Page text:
After her suspension was announced, some commentators like the Washington Post's Erik Wemple wrote that ESPN didn't deserve her and suggested there was nothing wrong with what she had said, at least nothing worthy of a suspension.
We haven't heard much at all from Hill over the course of the suspension - she hasn't been active on Twitter - but TMZ bumped into her at Los Angeles International Airport and got her to say a few words about what happened, namely that she understands why she was punished by the network.
Hill, a Detroit native and Michigan State alum, returns to work Monday following her punishment for violating ESPN's social-media rules. "I violated (ESPN's) policy". We're in a good place and I'm happy to be back at the network. "I'll never take back what I said", she said.
"The only thing I'll ever apologize for is, I put ESPN in a bad spot".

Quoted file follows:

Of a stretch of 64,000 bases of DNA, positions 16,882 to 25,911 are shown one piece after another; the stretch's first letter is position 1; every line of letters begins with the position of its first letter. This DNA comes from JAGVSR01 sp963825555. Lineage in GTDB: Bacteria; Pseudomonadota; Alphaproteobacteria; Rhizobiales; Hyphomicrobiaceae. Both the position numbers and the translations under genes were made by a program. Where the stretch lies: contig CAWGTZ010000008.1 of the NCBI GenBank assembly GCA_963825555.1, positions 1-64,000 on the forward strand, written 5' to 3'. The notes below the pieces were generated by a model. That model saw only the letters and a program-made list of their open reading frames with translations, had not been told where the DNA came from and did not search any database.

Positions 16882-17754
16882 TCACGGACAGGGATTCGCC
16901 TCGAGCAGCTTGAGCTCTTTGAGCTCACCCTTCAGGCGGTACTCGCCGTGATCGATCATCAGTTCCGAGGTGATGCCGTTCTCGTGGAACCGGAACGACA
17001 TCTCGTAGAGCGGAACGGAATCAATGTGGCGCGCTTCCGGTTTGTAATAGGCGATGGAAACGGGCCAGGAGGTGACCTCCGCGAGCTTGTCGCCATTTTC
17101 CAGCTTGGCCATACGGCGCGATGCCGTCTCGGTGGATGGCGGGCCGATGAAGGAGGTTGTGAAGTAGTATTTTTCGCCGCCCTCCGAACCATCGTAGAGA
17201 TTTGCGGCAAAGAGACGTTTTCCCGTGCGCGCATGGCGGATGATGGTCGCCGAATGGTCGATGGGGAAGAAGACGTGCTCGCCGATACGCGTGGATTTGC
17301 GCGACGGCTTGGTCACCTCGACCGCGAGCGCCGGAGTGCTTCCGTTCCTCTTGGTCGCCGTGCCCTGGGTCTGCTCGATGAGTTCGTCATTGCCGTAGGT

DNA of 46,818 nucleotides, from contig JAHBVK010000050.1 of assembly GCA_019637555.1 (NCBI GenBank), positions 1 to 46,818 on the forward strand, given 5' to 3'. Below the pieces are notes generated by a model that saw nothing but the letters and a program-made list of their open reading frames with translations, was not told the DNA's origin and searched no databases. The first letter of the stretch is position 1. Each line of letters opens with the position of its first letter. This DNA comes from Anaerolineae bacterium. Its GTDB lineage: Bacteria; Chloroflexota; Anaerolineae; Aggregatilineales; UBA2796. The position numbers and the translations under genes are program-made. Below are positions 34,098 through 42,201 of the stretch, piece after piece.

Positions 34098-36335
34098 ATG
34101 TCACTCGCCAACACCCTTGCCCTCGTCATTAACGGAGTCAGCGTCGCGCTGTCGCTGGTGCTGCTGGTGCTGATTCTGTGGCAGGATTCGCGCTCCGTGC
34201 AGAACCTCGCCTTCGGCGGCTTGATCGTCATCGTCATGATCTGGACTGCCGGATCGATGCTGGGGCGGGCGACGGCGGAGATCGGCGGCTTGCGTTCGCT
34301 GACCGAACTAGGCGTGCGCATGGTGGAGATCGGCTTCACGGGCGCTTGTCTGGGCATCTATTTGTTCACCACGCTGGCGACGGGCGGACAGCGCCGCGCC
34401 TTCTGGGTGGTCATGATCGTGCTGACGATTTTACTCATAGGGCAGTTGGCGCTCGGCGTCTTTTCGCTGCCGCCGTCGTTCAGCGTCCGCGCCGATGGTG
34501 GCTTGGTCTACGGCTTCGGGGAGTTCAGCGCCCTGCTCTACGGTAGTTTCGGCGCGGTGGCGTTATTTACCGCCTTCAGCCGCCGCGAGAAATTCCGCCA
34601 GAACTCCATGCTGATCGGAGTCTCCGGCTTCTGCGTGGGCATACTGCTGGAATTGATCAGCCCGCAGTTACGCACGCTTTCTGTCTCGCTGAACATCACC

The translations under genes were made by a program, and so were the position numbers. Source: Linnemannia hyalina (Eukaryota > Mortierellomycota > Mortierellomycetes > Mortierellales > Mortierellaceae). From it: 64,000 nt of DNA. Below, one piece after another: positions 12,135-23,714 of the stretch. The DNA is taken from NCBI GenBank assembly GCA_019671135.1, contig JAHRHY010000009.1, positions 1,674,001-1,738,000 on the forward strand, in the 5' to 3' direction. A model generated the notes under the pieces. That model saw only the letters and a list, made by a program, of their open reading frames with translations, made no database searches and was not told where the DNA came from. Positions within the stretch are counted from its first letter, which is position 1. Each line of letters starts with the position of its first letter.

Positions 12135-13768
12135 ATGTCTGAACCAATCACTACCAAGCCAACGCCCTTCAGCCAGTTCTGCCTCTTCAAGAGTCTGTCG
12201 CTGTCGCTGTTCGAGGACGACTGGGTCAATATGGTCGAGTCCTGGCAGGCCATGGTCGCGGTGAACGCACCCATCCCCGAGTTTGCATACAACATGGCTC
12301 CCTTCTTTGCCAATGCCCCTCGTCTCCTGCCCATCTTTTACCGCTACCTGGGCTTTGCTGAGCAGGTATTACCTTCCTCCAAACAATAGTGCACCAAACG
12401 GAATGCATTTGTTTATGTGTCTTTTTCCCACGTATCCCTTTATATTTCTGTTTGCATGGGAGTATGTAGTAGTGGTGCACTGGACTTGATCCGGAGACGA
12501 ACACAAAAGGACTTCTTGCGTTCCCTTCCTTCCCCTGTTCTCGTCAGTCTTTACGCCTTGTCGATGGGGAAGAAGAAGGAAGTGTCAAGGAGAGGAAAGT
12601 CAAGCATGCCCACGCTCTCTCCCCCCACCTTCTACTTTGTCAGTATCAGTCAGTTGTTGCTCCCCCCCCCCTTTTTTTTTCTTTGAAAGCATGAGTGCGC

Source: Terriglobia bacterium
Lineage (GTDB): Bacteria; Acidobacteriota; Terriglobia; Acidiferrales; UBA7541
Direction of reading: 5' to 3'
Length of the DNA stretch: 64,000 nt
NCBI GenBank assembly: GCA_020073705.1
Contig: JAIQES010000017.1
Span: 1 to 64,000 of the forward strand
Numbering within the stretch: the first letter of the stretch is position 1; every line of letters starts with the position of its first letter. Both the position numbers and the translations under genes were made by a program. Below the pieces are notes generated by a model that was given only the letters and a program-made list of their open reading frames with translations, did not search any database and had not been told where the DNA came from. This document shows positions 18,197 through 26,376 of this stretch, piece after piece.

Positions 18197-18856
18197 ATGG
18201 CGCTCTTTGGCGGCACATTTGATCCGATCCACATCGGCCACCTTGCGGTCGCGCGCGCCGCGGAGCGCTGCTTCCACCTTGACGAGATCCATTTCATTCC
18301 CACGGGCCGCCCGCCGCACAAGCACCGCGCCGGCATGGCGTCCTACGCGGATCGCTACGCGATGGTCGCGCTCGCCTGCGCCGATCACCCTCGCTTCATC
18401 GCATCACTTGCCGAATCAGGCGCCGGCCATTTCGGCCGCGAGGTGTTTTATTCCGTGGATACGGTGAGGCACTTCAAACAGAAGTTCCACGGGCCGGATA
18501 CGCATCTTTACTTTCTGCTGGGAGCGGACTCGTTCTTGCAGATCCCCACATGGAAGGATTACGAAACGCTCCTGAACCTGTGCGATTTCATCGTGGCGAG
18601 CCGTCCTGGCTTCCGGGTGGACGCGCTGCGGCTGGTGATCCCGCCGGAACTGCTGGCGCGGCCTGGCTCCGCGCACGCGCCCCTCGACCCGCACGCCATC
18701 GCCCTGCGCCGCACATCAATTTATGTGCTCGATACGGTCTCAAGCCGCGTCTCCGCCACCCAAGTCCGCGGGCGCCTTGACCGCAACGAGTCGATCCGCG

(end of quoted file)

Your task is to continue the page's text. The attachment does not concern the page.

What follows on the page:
Hill later lashed out on Twitter at Jerry Jones, urging those upset with the Dallas Cowboys' owner to boycott his sponsors for his stance on players kneeling for the national anthem. There was never any restrictions placed on me about Twitter. On the other hand, she regrets putting her show in a bad position.
This was just weeks after she found herself at the center of not only in the sports media world, but also in the political world thanks to her tweets about Donald Trump. In the aftermath, all employees were reminded of how individual tweets may reflect negatively on ESPN and that such actions would have consequences. She's moving forward with ESPN, saying.